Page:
Models Bring Products to Life

Models can come in a wide variety of forms ranging from quick mock-ups to very realistic representations of the intended product. One of the most valuable models is a foam core model. Foam core board is a combination of heavy paper sheets adhered to both sides of a polystyrene foam substrate. The resulting board is very light, rigid, easy to work with, and inexpensive. There are a number of box, block, and curved shapes that you can make using simple techniques and basic tools. I typically use a sharp, high quality utility knife, an X-acto knife, and a good aluminum straightedge. Throw in some spray adhesive, permanent double sided tape, and some hot glue and you can make a great representation of almost any product.

There are a couple of challenges that need to be considered when planning a foam core model. First, foam core can only create flat surfaces and simple curves. Compound curves and flowing transitions are not feasibly attainable with this material. Second, finer details, if critical to this stage of design analysis, will need to be created using other methods. We have used high density foam, rapid prototype (FDM in our case), on-model drawing, and acrylic (to mimic glass) to add the necessary level of detail for proper evaluation at this stage.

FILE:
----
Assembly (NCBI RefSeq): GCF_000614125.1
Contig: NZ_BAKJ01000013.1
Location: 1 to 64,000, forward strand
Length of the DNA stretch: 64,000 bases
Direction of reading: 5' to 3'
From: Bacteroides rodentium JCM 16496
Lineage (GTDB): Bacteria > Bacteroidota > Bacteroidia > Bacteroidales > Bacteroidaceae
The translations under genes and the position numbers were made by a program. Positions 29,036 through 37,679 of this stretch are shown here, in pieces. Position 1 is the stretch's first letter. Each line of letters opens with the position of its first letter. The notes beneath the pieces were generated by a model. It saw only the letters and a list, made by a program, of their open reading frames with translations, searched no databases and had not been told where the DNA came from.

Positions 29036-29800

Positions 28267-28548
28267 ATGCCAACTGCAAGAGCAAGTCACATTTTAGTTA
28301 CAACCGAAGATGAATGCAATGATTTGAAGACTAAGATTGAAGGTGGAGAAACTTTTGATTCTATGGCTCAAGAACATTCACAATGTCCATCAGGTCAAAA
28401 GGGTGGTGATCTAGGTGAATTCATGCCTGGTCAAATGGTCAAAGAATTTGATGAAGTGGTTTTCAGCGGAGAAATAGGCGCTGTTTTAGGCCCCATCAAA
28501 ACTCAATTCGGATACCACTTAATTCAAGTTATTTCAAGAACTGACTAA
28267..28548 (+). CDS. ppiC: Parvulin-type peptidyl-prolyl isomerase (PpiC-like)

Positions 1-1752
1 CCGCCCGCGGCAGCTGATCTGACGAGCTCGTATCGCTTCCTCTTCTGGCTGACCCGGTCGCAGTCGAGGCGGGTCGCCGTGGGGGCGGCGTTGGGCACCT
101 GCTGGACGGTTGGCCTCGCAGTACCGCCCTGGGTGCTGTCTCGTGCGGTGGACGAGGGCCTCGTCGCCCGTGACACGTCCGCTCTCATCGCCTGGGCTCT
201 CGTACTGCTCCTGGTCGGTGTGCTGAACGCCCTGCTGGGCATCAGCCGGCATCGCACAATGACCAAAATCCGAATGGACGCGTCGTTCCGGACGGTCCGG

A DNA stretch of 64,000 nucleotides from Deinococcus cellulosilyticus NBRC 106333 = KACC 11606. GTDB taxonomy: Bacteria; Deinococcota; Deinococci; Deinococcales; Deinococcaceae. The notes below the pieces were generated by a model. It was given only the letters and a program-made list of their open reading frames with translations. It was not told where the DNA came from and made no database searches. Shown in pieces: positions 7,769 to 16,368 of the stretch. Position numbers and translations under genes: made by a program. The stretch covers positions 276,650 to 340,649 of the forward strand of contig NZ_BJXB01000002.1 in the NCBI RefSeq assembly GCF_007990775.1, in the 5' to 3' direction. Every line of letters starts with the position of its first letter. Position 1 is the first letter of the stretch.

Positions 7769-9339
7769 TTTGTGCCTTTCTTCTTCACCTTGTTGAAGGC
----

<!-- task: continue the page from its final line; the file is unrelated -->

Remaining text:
A foam core model is intriguing because it is often the first time a client will see their idea in “real life”. Up until this point in the development process, their experience has been limited to sketches, renderings, various CAD iterations, and, maybe, very crude mockups used to evaluate scale or general form. The foam core model allows for the evaluation of overall scale and form together without the distraction of color and material choices. This often leads to revelations about details and form that can be addressed at this stage rather than causing a costly delay later in the process.

Many clients are not aware of the availability and advantages of foam core models. We understand the design process and the complexities of bringing a new product to market so we make sure our clients become familiar with the options and their various advantages as part of the process to building a great product.

by Patrick Scranton | Industrial Designer